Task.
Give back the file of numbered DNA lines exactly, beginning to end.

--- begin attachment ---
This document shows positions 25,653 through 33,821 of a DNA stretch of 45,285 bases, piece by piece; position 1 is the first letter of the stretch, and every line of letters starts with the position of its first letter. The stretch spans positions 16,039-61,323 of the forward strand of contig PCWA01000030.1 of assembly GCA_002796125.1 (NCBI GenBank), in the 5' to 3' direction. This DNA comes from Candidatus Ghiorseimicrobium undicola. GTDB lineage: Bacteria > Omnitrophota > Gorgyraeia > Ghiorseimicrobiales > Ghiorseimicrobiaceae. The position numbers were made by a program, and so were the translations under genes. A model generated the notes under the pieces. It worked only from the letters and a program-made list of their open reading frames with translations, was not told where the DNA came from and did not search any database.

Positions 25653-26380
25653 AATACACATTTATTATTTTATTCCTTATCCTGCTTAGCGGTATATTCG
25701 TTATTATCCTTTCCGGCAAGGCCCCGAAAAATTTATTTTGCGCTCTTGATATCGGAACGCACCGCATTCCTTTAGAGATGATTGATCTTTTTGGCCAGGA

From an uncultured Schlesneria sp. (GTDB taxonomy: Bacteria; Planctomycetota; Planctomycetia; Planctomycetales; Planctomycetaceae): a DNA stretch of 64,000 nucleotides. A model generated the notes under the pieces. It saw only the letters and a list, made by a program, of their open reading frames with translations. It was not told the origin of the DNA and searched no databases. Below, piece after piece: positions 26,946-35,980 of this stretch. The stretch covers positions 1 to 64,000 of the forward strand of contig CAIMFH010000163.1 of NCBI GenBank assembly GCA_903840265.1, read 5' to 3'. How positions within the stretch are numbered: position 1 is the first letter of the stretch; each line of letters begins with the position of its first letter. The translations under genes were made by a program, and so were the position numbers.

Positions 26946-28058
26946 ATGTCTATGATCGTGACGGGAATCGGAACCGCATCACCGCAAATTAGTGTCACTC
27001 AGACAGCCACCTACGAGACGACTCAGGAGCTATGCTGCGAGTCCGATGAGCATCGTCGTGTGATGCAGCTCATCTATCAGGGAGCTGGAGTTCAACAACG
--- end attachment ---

This document shows positions 25,653 through 33,821 of a DNA stretch of 45,285 bases, piece by piece; position 1 is the first letter of the stretch, and every line of letters starts with the position of its first letter. The stretch spans positions 16,039-61,323 of the forward strand of contig PCWA01000030.1 of assembly GCA_002796125.1 (NCBI GenBank), in the 5' to 3' direction. This DNA comes from Candidatus Ghiorseimicrobium undicola. GTDB lineage: Bacteria > Omnitrophota > Gorgyraeia > Ghiorseimicrobiales > Ghiorseimicrobiaceae. The position numbers were made by a program, and so were the translations under genes. A model generated the notes under the pieces. It worked only from the letters and a program-made list of their open reading frames with translations, was not told where the DNA came from and did not search any database.

Positions 25653-26380
25653 AATACACATTTATTATTTTATTCCTTATCCTGCTTAGCGGTATATTCG
25701 TTATTATCCTTTCCGGCAAGGCCCCGAAAAATTTATTTTGCGCTCTTGATATCGGAACGCACCGCATTCCTTTAGAGATGATTGATCTTTTTGGCCAGGA

From an uncultured Schlesneria sp. (GTDB taxonomy: Bacteria; Planctomycetota; Planctomycetia; Planctomycetales; Planctomycetaceae): a DNA stretch of 64,000 nucleotides. A model generated the notes under the pieces. It saw only the letters and a list, made by a program, of their open reading frames with translations. It was not told the origin of the DNA and searched no databases. Below, piece after piece: positions 26,946-35,980 of this stretch. The stretch covers positions 1 to 64,000 of the forward strand of contig CAIMFH010000163.1 of NCBI GenBank assembly GCA_903840265.1, read 5' to 3'. How positions within the stretch are numbered: position 1 is the first letter of the stretch; each line of letters begins with the position of its first letter. The translations under genes were made by a program, and so were the position numbers.

Positions 26946-28058
26946 ATGTCTATGATCGTGACGGGAATCGGAACCGCATCACCGCAAATTAGTGTCACTC
27001 AGACAGCCACCTACGAGACGACTCAGGAGCTATGCTGCGAGTCCGATGAGCATCGTCGTGTGATGCAGCTCATCTATCAGGGAGCTGGAGTTCAACAACG